Emergency Custody Order FAQ
What is an emergency custody (temporary) order?
An emergency custody order would put an order in place immediately without providing notice to the other party. The most common types of emergency orders deal with minor children.
How do I get an emergency custody order for my child?
First, you must make sure you file an underlying petition. For example, the petition may be for a divorce, establishment, or modification. You can file the petition simultaneously with your emergency motion.
Your emergency motion will be the document that will get you the temporary order. You will need to include in your emergency motion what the emergency is and why the judge should sign it without notifying the opposing party.
If the emergency motion is for a minor child, it is necessary that you state in your motion why the child is in immediate danger and harm and that if the opposing party is provided with notice, the child could be harmed.
What types of things would the court consider as “immediate danger and harm?”
Keep in mind that this will be a discretionary decision for the judge. There is no law that states what counts as danger or harm. Usually, judges will find that significant drug and alcohol abuse may cause harm or danger. Additionally, the judge may think there is danger or harm if the child is being physically abused. Usually, emotional abuse will not count.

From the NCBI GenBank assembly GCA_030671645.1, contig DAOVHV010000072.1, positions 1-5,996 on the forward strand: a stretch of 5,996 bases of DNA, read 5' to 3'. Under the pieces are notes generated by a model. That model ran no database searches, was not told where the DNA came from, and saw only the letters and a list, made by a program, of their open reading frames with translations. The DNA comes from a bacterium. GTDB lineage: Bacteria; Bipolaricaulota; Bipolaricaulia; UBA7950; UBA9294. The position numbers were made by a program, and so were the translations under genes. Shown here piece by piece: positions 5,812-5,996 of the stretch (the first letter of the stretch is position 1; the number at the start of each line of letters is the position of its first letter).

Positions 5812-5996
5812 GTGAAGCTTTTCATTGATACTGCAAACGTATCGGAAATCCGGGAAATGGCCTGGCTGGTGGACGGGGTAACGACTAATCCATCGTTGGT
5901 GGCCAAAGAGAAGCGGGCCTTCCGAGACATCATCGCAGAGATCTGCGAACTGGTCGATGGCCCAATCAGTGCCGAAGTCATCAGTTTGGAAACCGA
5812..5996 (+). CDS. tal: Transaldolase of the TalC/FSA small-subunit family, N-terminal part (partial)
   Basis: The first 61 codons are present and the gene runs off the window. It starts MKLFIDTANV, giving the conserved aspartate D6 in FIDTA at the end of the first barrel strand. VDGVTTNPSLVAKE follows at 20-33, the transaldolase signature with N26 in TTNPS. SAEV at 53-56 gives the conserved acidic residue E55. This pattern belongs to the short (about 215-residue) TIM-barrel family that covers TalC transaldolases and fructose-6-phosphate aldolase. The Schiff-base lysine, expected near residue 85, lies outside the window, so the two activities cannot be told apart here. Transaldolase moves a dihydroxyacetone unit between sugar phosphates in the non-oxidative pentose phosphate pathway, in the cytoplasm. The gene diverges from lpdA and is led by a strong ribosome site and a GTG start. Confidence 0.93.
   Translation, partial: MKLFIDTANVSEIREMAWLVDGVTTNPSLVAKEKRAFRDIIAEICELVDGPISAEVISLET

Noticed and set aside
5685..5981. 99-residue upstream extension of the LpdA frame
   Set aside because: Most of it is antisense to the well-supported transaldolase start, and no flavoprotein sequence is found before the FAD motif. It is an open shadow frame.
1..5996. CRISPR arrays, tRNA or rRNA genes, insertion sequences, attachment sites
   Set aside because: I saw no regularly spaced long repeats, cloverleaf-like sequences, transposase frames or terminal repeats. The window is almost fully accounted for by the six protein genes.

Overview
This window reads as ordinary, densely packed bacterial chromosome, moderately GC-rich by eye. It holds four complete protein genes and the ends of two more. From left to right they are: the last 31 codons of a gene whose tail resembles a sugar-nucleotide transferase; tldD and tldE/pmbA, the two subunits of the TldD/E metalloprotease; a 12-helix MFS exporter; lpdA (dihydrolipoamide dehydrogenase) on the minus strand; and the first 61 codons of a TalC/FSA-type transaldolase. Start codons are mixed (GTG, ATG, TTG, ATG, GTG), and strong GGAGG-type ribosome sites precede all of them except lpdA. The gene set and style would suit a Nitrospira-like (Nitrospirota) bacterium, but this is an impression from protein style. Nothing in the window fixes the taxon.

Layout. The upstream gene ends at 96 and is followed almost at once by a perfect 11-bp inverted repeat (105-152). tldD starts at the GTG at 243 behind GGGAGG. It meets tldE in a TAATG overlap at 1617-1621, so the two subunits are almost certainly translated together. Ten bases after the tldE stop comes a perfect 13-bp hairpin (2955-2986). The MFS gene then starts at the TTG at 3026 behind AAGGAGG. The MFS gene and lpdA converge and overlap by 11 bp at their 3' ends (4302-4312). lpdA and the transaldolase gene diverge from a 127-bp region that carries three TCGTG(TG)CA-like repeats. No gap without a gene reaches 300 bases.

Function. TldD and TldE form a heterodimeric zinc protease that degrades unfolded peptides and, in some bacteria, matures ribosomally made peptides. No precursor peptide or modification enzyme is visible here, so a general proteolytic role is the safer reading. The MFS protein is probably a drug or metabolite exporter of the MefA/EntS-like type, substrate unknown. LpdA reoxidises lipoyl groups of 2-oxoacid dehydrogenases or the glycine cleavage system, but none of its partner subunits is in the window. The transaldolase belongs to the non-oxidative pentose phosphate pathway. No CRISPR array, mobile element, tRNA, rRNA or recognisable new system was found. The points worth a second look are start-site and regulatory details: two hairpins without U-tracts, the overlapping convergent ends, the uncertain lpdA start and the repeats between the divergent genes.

What should I bring to show the judge there is immediate harm or danger to my child?
Evidence is going to be the most important factor in the judge’s decision whether to grant you the emergency order. If you have no proof, you will not get an emergency order. Have reports, photos, text messages, or anything else that relates to the situation.
After I have drafted my petition and motion and gathered all my evidence, what do I do with it?
You will need to go to one of the Superior Courthouses. Once there, go to the clerk’s counter and file the documents. Make sure you bring originals of the documents and a few copies. The clerk will stamp your documents, file the original, and give you your copies back. The judge will then send you to an office-like room. You will hand a copy of your filed documents to the person working in the office. They will then tell you where to go.
Usually, you will be directed to a courtroom and told to sit outside of the room. Sometimes you could be sitting for hours. It will depend on the judge’s availability. One of the judge’s assistants will come out of the judge’s chambers to pick up your documents. You then wait until the assistant returns. He or she will let you know if the judge signed your emergency order and what will need to happen next.
The judge granted my emergency order. Now what?
The order goes into effect immediately. You will also be given a document with your upcoming hearing date. The order will only be in place till that hearing date. At that time the opposing party is given an opportunity to defend him or herself. You must make sure that you serve the new emergency order and the order to appear for the hearing date to the opposing party. You then should make sure you are prepared to testify and present evidence at your hearing, which could be in less than two weeks.